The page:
Donald Lambro

WASHINGTON -- Last month's nationwide "Tea Party" demonstrations -- protesting massive government spending increases and rising taxes -- were minimalized by the national news media.

Liberal big-government groups dismissed them as the work of right-wing advocacy organizations in Washington and claimed that the events were so dispersed, most of them in small cities and towns, no one could be sure how many had actually turned out to attend them.

More than 600,000 people in nearly 600 localities -- from Bakersfield, Calif., to Atlanta, Ga. -- turned out to vent their anger over the Democrats' massive-spending levels. And a rally-by-rally account of the people who attended the events suggests that turnout could have been much higher.

The seemingly spontaneous April 15 protests have since grown into a more muscular movement of patriotic Americans concerned that the huge and escalating cost of government under President Obama and his party threatens to plunge the country into paralyzing levels of debt and taxes that will rob them of their economic freedoms.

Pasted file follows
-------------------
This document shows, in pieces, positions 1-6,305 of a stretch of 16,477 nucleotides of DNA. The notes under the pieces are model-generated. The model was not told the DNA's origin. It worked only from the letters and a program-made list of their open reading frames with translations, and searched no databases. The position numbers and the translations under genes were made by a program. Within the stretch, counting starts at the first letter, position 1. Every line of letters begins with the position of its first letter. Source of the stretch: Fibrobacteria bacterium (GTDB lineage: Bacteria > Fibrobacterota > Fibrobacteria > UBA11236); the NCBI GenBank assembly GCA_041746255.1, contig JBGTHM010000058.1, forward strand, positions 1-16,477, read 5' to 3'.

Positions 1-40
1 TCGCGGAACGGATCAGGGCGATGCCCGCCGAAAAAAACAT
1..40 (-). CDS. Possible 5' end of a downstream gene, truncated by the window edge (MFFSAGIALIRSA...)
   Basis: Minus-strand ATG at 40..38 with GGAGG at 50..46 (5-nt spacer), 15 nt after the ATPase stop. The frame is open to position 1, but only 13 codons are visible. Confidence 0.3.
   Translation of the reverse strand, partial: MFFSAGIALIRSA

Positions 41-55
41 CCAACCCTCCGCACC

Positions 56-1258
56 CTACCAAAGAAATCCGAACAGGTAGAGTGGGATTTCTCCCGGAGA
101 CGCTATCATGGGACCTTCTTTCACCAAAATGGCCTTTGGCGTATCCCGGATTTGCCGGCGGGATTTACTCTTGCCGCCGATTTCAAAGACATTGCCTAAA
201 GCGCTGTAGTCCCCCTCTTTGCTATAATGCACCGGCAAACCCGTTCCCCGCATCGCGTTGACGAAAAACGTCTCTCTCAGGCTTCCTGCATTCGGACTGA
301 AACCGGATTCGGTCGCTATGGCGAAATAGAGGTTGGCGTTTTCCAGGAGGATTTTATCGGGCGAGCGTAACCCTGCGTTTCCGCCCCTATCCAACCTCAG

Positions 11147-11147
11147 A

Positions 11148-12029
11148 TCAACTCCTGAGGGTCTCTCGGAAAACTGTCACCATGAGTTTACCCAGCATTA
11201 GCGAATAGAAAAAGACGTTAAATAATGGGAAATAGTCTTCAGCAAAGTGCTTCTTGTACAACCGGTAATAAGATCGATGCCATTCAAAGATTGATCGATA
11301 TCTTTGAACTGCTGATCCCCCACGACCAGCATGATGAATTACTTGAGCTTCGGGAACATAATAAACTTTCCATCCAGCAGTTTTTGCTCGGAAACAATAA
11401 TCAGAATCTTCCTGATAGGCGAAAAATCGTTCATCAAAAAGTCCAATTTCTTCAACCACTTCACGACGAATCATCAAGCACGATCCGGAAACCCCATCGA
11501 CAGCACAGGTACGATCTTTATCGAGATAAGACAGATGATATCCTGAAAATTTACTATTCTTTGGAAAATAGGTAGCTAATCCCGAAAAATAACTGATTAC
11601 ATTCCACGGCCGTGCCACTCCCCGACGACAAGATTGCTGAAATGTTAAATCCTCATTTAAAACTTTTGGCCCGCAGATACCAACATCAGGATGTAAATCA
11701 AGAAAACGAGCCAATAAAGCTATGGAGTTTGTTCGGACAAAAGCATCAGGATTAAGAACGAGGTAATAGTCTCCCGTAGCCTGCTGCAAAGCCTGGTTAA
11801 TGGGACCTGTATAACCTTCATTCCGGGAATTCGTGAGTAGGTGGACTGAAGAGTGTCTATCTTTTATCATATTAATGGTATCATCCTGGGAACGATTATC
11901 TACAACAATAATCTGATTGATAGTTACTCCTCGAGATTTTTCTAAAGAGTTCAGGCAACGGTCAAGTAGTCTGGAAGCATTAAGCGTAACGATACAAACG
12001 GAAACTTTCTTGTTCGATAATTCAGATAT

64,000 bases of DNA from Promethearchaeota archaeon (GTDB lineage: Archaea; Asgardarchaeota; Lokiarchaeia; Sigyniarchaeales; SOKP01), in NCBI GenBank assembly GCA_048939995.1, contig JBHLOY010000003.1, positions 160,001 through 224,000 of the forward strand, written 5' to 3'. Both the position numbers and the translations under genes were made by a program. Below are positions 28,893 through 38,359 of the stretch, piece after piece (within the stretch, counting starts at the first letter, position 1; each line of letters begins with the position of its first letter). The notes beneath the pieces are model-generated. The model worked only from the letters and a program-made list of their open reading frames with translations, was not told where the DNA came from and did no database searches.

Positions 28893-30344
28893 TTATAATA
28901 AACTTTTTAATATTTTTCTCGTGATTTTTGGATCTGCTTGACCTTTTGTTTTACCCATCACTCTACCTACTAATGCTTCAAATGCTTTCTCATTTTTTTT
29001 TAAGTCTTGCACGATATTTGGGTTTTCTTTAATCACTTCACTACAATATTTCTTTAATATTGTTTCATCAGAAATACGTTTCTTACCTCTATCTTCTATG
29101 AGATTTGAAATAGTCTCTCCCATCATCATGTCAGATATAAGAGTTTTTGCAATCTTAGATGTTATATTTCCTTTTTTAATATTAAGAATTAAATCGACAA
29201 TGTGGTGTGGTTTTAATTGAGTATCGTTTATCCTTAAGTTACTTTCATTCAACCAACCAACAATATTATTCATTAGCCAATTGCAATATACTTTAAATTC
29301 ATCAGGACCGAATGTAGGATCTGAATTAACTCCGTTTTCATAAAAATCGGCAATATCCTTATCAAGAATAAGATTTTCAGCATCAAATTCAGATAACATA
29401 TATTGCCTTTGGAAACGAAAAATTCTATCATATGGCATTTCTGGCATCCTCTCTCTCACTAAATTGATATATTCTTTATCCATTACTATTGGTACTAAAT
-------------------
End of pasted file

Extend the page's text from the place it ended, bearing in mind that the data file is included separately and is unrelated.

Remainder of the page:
Now the organizers are setting their sites on mass demonstrations in Washington and elsewhere this summer and fall when Congress will be battling over Obama's biggest budget-busters.

Organizers told me that rallies are planned here and around the nation on July 4 to tie their movement's goals to America's founding principles; on Sept. 12, when Congress is expected to be in the midst of debate over the administration's plans to pass a government-run healthcare system, cap-and-trade energy taxes and other big-spending programs; and on Oct. 2, when supporters expect the spending battles will be at full throttle.

"There is no central-government body behind this. It's a genuine grassroots movement, so I think you will continue to see an array of grassroots protests giving voice to their concerns (about) losing their freedom, specifically their economic freedom," said Tim Phillips, president of Americans for Prosperity and one of the movement's many informal leaders.

There appears to be no unanimity among the disparate groups around the country about the various protest dates. "Some will say July 4, or Sept. 12, while others will have a rolling series of events in their localities," Phillips told me.

Donald Lambro

Donald Lambro is chief political correspondent for The Washington Times.